UNC Marine Sciences

Harmful fishing practices and high sediment pollution are disturbing the world's oyster reefs, and these disturbances could significantly impact levels of carbon dioxide in our atmosphere, according to a new study. Researchers at the University of North Carolina at Chapel Hill studied the carbon buried in 22 different reefs and found that, when disrupted, the reefs become sources of atmospheric carbon dioxide.

Why it matters: Higher levels of CO2 in the atmosphere can accelerate the effects of climate change, and oyster reefs may have a role in that process.

What they found: Reefs contain both organic carbon and inorganic carbon, which lives in shells. The organic carbon takes CO2 out of the atmosphere, while shell carbon feeds CO2 back into it. Whether a given reef is a source or sink of carbon depends on the ratio of carbon types buried. But "when you disturb a reef … you create a bigger source," says Joel Fodrie, one of the researchers. This is because while shell carbon is largely inert, organic carbon can be metabolized and start to vent CO2 if it is disturbed.

The limitations:

"We work in one place on the planet," Fodrie said. The scientists measured effects in the oyster reefs of North Carolina's temperate waters. Another study might test colder or warmer waters or consider mussel beds instead of oyster reefs, Fodrie said.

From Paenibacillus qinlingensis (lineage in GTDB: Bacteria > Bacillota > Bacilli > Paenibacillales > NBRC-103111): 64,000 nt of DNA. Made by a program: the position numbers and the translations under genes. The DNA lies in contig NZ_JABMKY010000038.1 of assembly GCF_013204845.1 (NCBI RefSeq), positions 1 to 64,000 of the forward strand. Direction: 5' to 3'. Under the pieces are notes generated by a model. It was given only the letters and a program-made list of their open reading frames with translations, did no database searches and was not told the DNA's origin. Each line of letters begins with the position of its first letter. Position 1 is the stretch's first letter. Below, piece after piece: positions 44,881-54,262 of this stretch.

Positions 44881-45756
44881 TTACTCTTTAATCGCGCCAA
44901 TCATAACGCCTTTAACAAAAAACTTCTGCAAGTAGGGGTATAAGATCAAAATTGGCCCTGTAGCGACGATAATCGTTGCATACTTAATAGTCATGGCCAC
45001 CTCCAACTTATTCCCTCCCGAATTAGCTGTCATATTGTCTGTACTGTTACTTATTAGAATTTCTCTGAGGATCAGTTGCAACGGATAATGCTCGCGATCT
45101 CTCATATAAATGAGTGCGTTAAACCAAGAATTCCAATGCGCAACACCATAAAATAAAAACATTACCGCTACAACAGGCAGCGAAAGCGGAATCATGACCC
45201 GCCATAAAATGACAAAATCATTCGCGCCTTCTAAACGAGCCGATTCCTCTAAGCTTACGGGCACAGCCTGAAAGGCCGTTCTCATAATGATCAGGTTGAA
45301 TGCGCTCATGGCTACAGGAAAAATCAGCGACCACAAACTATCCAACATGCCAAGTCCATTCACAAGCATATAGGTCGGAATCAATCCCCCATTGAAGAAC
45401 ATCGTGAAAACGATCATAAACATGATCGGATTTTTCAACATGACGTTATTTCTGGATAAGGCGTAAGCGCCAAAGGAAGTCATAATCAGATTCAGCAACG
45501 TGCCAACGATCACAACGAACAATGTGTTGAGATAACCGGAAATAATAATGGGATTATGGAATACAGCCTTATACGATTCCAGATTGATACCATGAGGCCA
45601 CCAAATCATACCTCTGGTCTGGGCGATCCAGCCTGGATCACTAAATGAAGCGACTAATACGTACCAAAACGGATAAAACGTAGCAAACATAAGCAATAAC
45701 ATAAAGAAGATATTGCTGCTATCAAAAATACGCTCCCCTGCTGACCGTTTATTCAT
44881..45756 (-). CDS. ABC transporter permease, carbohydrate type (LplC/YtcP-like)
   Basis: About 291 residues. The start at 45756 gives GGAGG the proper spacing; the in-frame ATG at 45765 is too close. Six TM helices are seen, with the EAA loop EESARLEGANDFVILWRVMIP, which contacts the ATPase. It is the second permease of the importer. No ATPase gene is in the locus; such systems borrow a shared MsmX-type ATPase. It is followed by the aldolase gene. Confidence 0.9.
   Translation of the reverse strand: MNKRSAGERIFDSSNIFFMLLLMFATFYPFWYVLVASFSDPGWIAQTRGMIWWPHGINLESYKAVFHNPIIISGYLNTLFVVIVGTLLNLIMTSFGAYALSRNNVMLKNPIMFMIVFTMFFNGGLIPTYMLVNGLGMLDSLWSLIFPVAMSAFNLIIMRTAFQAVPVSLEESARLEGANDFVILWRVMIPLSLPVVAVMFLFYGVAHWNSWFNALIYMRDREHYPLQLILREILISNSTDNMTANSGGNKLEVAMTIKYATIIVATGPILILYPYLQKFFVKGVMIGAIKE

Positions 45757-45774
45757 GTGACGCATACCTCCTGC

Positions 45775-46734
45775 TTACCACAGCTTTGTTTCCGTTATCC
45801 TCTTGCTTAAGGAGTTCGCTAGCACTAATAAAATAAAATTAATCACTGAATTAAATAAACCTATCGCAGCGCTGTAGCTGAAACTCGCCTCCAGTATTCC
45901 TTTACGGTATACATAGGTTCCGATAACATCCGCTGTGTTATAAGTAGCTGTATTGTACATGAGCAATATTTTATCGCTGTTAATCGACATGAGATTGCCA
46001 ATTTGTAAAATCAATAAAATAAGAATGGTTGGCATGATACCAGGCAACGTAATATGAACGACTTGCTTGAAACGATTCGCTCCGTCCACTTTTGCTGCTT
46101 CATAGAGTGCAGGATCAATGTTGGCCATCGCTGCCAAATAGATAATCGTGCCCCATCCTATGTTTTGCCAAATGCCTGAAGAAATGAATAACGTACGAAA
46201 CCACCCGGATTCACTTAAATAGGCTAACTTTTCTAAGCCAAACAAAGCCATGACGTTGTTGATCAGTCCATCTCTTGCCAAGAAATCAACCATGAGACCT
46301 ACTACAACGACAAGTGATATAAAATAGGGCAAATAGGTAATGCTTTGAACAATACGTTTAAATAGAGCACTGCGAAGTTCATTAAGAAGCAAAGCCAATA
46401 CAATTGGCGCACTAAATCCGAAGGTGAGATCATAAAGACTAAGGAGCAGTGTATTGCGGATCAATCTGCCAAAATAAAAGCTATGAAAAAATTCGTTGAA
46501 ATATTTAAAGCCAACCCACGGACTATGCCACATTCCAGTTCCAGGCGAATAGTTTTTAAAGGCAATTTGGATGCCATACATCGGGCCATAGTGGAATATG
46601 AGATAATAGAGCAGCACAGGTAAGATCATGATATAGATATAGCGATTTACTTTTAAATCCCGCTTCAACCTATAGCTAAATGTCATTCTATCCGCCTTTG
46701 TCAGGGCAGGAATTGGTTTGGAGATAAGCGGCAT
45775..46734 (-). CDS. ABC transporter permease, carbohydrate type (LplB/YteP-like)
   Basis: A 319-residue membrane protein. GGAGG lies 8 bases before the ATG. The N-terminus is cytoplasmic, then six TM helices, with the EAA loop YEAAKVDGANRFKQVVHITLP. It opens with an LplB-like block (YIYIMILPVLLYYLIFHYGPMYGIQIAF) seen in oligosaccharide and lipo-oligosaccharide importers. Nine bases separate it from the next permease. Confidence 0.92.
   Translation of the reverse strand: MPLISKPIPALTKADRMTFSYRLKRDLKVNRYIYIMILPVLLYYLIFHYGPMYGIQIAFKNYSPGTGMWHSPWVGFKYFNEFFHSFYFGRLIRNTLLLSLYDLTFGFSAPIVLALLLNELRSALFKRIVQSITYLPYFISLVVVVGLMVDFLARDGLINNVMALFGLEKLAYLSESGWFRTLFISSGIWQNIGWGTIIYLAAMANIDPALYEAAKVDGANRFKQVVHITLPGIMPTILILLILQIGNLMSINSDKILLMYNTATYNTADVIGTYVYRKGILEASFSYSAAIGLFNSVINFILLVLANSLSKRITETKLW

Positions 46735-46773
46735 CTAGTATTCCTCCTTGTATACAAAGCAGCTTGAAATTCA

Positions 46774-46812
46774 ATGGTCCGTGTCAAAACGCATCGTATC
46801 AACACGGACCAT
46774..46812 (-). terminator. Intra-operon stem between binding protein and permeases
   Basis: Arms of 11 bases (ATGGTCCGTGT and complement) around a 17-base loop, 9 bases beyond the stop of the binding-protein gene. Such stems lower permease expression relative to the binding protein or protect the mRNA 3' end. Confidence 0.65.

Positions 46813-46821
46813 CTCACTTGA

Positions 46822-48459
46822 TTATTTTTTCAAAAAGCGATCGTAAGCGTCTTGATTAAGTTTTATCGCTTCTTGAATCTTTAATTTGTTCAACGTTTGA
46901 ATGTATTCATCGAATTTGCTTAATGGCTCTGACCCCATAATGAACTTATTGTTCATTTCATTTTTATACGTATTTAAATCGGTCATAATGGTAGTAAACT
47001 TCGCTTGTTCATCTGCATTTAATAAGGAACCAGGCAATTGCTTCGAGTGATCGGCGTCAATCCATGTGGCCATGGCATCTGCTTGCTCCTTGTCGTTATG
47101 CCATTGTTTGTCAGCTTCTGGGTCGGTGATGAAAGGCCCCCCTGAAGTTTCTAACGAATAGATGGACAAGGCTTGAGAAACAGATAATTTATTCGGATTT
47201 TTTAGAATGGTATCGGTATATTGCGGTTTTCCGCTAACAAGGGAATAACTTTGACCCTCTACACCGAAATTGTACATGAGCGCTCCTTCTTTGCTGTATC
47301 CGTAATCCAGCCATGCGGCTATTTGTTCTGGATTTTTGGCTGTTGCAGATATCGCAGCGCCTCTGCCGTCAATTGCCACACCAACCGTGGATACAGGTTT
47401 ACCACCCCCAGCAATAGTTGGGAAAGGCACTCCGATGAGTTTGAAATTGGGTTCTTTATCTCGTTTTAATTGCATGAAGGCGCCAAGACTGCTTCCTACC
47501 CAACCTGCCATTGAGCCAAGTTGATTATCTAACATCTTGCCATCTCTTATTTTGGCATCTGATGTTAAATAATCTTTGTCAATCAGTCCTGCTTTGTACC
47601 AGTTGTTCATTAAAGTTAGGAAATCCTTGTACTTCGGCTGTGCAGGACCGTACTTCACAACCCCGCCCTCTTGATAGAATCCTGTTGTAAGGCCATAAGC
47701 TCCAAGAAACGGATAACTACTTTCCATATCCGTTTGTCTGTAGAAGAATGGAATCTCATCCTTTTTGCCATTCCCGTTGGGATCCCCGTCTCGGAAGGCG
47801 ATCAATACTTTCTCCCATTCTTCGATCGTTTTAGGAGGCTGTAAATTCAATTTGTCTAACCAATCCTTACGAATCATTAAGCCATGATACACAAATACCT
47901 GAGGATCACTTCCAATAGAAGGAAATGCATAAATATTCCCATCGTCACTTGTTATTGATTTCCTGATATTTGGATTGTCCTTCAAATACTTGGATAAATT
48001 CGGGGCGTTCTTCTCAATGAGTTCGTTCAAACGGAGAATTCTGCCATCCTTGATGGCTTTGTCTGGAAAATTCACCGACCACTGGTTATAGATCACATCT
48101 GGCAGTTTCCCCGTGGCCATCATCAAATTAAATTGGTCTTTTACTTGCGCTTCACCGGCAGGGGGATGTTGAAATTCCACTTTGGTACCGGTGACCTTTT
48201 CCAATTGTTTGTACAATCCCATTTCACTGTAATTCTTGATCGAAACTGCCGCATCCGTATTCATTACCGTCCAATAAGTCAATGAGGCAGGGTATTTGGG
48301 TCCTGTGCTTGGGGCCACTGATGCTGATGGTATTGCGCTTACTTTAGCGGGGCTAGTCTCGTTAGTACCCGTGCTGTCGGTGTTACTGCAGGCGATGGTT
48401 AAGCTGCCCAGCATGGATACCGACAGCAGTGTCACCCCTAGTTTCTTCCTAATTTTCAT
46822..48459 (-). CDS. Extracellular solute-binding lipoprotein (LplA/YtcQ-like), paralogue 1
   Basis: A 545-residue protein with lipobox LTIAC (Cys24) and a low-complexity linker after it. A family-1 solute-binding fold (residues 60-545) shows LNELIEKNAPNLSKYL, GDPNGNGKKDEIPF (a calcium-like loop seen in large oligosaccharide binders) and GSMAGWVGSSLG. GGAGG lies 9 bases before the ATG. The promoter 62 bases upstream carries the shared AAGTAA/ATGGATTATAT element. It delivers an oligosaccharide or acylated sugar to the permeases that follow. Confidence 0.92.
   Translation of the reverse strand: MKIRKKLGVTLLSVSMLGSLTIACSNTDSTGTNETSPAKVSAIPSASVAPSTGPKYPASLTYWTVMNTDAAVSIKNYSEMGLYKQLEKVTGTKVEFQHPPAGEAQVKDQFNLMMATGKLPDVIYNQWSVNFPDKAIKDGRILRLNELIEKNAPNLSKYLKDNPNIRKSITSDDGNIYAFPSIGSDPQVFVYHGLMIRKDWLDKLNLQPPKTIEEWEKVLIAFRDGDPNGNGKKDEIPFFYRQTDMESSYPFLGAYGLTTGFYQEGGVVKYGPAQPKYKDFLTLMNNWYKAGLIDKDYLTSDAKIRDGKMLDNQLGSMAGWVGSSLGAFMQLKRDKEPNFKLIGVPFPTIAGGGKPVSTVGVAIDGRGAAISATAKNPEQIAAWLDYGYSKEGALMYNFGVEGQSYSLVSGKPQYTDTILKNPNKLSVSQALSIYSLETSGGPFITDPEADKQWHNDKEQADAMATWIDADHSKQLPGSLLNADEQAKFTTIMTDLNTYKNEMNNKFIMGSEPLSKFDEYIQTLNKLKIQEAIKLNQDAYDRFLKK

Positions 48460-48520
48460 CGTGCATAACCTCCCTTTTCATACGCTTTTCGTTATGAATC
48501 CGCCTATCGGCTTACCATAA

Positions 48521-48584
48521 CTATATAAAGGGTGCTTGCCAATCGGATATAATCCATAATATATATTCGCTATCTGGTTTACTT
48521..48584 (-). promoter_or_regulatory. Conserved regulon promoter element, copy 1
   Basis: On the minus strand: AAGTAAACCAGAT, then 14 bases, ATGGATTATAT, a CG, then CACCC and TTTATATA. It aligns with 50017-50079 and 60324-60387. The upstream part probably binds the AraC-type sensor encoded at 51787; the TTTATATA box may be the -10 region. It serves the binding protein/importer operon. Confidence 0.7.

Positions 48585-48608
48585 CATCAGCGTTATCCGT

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Photo illustration: Sarah Grillo/Axios. Photos: Jason Armond (Los Angeles Times), Noam Galai, Jabin Botsford (The Washington Post), Alex Wong/Getty Images

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Why it matters: Both have engaged on some issues, like climate change and China, on their own terms, and Biden has addressed themes like economic inequality that work to his advantage. But others have gone largely unmentioned — a missed opportunity to address big shifts that are changing the country.

Pence chief of staff Marc Short tests positive for coronavirus

Marc Short with Katie Miller, Vice President Pence's communications director, in March. Photo: Doug Mills/The New York Times via Reuters

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